Soy seems to be in everything you consume these days, from bread to supplements to sauces. But is soy really a miracle food, or could it be dangerous to your health?
YOURLifeChoices member Marg has some concerns about soy, and she has asked Rachel to look into the possible health dangers for her.
I’m trying to find out why soy is used in so many manufactured products. It is in our bread, our margarine, our chocolate. It’s in everything. Whilst in one respect soy may be good for one, and a small amount may cause us no harm, with it being in so much and people today suffering so many allergies, I wonder. Maybe you could look into it for me? Thank you, Marg
Soy has been marketed as a miracle food for the last 40 years, so whenever a scientist speaks out against it this causes conflict. Dr Joseph Mercola is a cutting edge scientist who actively speaks out against soy. It’s important to note that his work is controversial, but he is immensely popular with many people in the health and fitness industry, and he runs the world’s most popular natural health site.
Mercola published an article in the Huffington Post entitled The health dangers of soy last month, and he says that studies have linked soy to malnutrition, digestive distress, immune system breakdown, thyroid dysfunction, cognitive decline, reproductive disorders and infertility, and possibly even cancer and heart disease.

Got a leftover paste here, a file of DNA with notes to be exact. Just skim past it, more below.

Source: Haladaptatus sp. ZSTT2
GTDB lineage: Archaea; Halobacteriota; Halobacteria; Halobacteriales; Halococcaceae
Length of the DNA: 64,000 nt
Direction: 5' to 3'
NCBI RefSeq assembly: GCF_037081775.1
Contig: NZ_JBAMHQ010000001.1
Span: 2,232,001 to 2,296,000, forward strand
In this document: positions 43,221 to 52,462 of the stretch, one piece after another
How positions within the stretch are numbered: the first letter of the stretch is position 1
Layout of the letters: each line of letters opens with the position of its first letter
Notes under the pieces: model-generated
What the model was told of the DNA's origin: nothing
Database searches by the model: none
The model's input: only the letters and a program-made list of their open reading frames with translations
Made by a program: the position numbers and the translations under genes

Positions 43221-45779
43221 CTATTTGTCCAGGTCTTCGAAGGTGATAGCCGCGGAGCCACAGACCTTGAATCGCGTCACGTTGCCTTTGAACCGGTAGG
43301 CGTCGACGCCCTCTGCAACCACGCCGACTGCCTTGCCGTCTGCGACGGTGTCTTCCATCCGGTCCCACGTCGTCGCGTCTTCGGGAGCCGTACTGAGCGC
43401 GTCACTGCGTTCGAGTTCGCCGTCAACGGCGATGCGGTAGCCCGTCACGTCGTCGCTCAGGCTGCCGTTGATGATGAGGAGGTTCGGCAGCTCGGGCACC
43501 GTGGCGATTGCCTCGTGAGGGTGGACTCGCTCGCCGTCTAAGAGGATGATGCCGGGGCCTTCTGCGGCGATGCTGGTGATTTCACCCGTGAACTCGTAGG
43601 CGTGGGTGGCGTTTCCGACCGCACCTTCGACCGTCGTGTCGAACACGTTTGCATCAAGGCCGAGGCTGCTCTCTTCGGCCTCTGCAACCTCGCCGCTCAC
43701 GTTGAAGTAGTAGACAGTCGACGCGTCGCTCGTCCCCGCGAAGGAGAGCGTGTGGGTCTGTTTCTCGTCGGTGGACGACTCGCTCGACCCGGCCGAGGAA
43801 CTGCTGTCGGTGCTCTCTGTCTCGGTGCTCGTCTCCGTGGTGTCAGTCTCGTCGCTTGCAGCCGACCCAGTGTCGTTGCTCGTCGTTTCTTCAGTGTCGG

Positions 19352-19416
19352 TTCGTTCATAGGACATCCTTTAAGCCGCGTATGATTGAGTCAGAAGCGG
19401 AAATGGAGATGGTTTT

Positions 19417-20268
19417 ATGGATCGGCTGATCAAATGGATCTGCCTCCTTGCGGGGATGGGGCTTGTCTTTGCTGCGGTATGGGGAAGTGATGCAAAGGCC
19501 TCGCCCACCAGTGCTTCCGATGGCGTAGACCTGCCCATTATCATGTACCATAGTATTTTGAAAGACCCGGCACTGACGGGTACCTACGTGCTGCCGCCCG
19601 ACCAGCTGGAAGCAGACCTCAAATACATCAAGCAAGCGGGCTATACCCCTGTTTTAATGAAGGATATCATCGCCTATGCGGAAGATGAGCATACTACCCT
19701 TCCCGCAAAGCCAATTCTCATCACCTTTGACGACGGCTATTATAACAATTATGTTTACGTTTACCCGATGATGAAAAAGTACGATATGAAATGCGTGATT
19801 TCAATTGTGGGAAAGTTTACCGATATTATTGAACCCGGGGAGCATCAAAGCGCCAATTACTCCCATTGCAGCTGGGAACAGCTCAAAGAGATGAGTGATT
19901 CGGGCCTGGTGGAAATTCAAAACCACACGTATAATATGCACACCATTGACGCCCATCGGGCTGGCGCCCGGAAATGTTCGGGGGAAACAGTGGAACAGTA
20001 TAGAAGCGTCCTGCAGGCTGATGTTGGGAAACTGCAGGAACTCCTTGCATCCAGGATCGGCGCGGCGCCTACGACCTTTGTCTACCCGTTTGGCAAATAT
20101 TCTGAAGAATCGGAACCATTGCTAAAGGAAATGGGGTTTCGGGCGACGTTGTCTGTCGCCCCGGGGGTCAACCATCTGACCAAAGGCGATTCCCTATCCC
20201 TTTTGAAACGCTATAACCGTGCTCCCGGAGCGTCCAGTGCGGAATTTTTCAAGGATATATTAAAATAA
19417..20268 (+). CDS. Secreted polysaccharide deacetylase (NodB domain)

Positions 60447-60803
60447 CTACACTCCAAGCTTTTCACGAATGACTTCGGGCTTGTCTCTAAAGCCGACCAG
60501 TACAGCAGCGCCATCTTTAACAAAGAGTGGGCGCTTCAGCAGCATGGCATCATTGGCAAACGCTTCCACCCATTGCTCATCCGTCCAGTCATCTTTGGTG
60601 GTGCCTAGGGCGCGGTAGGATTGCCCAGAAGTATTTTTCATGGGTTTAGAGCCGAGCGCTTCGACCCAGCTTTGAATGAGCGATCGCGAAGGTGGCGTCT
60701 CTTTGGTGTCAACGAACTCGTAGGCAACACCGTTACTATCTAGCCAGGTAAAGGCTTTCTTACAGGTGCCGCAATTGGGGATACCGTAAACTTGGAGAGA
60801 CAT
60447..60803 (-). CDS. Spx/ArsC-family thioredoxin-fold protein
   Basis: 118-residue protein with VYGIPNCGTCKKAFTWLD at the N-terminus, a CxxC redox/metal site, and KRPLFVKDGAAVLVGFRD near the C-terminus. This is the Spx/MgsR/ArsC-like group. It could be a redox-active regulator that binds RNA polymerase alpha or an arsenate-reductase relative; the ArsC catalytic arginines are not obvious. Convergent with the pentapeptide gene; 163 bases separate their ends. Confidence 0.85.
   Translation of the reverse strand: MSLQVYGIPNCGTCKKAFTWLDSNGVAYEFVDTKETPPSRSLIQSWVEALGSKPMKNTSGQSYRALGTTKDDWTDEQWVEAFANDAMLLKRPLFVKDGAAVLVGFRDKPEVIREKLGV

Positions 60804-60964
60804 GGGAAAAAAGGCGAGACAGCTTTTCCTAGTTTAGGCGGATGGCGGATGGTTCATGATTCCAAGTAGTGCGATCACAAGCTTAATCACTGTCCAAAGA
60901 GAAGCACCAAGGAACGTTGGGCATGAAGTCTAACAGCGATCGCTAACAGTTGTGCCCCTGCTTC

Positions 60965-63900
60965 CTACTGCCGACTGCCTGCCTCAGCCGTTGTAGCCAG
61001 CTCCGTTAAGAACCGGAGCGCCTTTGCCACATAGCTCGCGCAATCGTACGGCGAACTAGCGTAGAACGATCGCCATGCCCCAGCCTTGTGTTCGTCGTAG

Apart from the health dangers of soy itself, a lot of the soy currently being grown is genetically modified, and the crops are sprayed with dangerous pesticides, both of which carry health risks.
Mercola explains in his article that not all soy is dangerous. Traditionally fermented soy has a lot of health benefits, but most westerners consume unfermented soy (often without knowing). The fermentation process destroys the dangerous parts of the soy bean, so he suggests eating organically grown, non-genetically modified soy which has been traditionally fermented. This includes miso (a traditional Japanese seasoning, often made into soup), tempeh (a firm, tofu-like food), natto (whole soybeans in a sticky sauce) and traditionally fermented soy sauce.
Soy is in many commercial products as it is a good marketing tool—people associate soy with healthy food—but this does not necessarily mean it is good for you. If you are concerned about the soy you are eating, I would suggest visiting Dr Joseph Mercola’s website and reading more about the studies he has conducted.
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